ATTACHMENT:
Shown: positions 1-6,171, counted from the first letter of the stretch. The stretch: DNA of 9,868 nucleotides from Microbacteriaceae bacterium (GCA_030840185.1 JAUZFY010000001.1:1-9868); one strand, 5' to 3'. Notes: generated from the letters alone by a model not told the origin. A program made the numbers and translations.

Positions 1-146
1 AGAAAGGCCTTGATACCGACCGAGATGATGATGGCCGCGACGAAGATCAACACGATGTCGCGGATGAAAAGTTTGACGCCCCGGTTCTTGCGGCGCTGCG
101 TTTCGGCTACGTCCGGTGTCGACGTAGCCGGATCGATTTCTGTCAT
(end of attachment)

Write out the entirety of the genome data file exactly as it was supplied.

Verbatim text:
Shown: positions 1-6,171, counted from the first letter of the stretch. The stretch: DNA of 9,868 nucleotides from Microbacteriaceae bacterium (GCA_030840185.1 JAUZFY010000001.1:1-9868); one strand, 5' to 3'. Notes: generated from the letters alone by a model not told the origin. A program made the numbers and translations.

Positions 1-146
1 AGAAAGGCCTTGATACCGACCGAGATGATGATGGCCGCGACGAAGATCAACACGATGTCGCGGATGAAAAGTTTGACGCCCCGGTTCTTGCGGCGCTGCG
101 TTTCGGCTACGTCCGGTGTCGACGTAGCCGGATCGATTTCTGTCAT